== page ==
Babes, I don’t like sport. But I do like to be playful, and the woo meets all my needs in this area. It’s both my hobby, and part of my world view. It’s FUN. It sparks curiosity in me.
The rituals mean- I bring beautiful objects, crafted by nature into my home, leaving me in awe of what the planet provides for us each time I look at them, and increasing your gratitude is a no brainer in terms of impact on your emotional wellbeing.
The community means- I sit and have deep and personal conversations with wise women- perhaps these spiritual counsellours would have just been ‘my mates’ in past lives (yeah, I’m into that). They are my mates too, but we get swept into less useful conversation when we meet in other circumstances. The woo creates space for this level of connection, for this focus on ideas, legacy, patterns, comforts…
The MEANING- look. The meaning doesn’t come FROM the woo. The woo facilitates meaningful realisations from within ME. I love to look for signs, for example. In the numbers, in nature, in synchronicities, anywhere I can find them. But I am very clear- seeing them means that I WANTED to see them, and that is the sign. That I was open and alert to confirming something I hoped to be true.
Same with my oracle cards. Yes, I pull cards. Sometimes, when I pull one, I tingle from head to toe- ‘this is what I need to know today’. There’s that gratitude again- thank you Universe, for providing me with this guidance. What about the days when it doesn’t mean as much? Well, it just doesn’t mean as much. I believe something will drop in over the course of the day, or that the information will become useful in another way- perhaps in informing a response to a client or friend’s musings. Or I forget about it.I don’t walk around feeling like the Big U has forsaken me.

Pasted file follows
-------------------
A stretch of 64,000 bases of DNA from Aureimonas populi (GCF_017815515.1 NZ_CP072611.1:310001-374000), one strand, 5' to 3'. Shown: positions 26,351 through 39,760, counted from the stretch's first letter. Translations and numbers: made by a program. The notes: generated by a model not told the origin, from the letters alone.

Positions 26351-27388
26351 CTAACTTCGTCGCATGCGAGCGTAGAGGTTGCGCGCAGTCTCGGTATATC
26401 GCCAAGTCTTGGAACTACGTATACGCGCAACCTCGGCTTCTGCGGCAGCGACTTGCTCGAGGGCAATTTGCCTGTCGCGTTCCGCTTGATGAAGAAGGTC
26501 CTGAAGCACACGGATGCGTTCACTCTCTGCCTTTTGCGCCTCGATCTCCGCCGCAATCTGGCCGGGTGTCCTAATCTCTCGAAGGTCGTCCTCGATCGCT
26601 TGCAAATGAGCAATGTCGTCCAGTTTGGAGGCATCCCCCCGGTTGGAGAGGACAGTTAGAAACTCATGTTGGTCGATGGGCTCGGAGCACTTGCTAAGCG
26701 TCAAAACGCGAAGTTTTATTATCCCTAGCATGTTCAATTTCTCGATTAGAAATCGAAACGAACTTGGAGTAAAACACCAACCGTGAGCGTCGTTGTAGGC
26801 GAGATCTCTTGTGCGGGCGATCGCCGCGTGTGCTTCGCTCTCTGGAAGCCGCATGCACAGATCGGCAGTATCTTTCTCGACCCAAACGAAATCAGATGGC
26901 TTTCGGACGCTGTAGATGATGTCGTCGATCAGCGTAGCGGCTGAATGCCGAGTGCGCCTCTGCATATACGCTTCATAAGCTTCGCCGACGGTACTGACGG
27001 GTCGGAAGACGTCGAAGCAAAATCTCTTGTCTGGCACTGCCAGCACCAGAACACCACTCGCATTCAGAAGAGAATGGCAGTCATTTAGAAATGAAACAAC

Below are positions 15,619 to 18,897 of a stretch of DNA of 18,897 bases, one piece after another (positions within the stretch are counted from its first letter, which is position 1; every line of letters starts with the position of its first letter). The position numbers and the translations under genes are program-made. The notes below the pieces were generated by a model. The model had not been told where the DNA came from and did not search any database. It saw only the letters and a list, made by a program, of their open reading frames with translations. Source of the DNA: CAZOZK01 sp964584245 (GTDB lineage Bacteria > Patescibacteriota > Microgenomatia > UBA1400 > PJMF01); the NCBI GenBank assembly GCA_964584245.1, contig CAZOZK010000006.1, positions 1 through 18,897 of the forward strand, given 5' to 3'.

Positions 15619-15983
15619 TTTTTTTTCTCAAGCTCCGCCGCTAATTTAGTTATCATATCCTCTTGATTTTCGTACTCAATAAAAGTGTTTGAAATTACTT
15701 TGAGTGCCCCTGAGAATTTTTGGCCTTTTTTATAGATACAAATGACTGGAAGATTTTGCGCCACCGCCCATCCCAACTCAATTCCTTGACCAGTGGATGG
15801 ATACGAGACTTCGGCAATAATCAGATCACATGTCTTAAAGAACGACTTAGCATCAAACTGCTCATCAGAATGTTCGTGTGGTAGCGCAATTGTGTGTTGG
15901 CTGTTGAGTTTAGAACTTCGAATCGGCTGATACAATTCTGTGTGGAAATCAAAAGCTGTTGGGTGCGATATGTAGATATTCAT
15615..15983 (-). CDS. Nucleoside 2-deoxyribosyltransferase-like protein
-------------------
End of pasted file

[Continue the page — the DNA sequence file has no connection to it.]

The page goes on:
For me babes, it’s WIN WIN. I am fully available for the placebo effect. Accessing power from within my own brain, to help, or heal myself in some way- why does it matter what triggers it? Why do I have to pretend I’m not into this stuff in case men (or anyone) won’t take me seriously?
I also think it’s important to acknowledge the ambiguity here- what’s woo and what’s legit?
Meditation, yoga, affirmations… where do science and spirituality meet? We haven’t always had the evidence for these 3 practices, as examples, and now know that they can have brain and body altering effects. The lovely Claire Rother reminded me, “science is the modern language of the mystical”. Maybe one day we will know for sure that black tourmaline changes the frequency of the energy around us.
The one that really sets eyes rolling is manifestation- many thanks to The Secret, and other Law Of Attraction stuff, which my friend Tamu rightly points out, lacks nuance and gaslights black people, and other marginalised groups.
Despite it’s problematic foundations, there are some helpful principles that I accessed through my manifestation practice that have supported me to attract and receive many things.
- You don’t ask, you don’t get.
- Act AS IF.
- Openness to serendipity.
(Yes, you can get on board with this stuff without the woo, but for me, the meaning I attribute to this work drives my commitment to it).
I feel like there is a much bigger conversation that we could get into around this, but my word count is already off the charts, so I’ll leave it here, with this:
Let’s not forget, women have long been criticised, murdered even, for trusting in things that cannot be measured or explained. Or rather, things that were not invented by, or led by men. It’s fair to say, I’ll be holding onto my broomstick for now.